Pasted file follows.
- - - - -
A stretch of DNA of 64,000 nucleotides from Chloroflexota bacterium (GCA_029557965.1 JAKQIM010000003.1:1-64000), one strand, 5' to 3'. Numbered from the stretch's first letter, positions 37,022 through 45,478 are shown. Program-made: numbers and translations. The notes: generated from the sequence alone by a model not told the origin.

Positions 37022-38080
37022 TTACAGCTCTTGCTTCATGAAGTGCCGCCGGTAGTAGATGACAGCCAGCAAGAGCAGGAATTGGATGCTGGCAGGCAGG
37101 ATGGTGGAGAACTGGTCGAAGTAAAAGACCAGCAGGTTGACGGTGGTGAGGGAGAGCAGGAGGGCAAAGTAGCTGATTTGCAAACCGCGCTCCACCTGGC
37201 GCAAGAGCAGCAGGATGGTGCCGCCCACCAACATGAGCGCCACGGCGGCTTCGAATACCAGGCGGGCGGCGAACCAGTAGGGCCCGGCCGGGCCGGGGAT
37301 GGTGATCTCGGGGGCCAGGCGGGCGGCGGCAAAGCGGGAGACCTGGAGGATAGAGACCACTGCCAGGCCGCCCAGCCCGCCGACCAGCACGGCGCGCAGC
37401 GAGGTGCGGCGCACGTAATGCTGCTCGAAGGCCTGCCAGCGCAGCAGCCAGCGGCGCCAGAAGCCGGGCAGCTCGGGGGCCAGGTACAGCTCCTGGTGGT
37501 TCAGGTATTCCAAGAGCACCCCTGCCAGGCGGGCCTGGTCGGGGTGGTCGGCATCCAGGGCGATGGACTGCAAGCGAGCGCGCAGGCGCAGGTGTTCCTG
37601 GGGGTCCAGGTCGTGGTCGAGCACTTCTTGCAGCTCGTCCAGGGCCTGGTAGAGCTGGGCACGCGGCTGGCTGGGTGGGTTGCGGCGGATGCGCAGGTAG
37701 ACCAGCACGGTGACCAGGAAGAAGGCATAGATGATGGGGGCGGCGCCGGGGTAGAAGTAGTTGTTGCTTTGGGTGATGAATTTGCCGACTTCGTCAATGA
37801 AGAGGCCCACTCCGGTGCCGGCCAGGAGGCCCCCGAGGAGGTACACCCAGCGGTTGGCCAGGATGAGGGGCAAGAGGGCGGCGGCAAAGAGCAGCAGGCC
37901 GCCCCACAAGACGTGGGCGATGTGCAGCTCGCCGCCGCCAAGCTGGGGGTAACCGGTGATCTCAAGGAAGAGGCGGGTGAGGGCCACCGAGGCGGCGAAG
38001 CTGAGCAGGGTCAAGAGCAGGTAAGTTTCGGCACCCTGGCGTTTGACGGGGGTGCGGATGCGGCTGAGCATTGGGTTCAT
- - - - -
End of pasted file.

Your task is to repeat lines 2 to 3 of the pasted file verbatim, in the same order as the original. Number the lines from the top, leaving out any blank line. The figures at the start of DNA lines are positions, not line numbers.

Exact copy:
Positions 37022-38080
37022 TTACAGCTCTTGCTTCATGAAGTGCCGCCGGTAGTAGATGACAGCCAGCAAGAGCAGGAATTGGATGCTGGCAGGCAGG